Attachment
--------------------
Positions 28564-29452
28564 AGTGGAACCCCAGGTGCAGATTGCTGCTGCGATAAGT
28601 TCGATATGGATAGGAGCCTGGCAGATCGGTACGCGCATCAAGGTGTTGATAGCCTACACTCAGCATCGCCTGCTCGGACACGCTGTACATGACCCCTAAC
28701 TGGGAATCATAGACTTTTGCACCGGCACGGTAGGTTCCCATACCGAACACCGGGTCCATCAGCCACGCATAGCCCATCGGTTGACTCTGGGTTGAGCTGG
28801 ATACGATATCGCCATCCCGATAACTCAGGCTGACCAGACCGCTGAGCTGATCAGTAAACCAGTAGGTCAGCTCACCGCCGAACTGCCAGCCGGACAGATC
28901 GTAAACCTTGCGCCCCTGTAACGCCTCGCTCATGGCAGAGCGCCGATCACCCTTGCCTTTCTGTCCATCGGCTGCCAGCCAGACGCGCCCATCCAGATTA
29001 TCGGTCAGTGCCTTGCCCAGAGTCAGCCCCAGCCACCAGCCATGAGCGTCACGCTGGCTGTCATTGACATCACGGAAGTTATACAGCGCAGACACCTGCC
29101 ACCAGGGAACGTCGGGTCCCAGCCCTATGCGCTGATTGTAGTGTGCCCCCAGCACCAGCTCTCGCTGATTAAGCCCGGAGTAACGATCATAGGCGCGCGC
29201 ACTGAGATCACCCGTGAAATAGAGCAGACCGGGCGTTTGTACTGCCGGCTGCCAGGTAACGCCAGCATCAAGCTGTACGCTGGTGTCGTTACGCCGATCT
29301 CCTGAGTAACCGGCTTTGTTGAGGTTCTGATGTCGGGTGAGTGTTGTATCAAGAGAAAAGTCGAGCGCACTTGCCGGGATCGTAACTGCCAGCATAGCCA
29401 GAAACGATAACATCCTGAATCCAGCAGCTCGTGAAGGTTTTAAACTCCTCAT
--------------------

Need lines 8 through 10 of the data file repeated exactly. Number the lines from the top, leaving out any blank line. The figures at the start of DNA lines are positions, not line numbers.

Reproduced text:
29101 ACCAGGGAACGTCGGGTCCCAGCCCTATGCGCTGATTGTAGTGTGCCCCCAGCACCAGCTCTCGCTGATTAAGCCCGGAGTAACGATCATAGGCGCGCGC
29201 ACTGAGATCACCCGTGAAATAGAGCAGACCGGGCGTTTGTACTGCCGGCTGCCAGGTAACGCCAGCATCAAGCTGTACGCTGGTGTCGTTACGCCGATCT
29301 CCTGAGTAACCGGCTTTGTTGAGGTTCTGATGTCGGGTGAGTGTTGTATCAAGAGAAAAGTCGAGCGCACTTGCCGGGATCGTAACTGCCAGCATAGCCA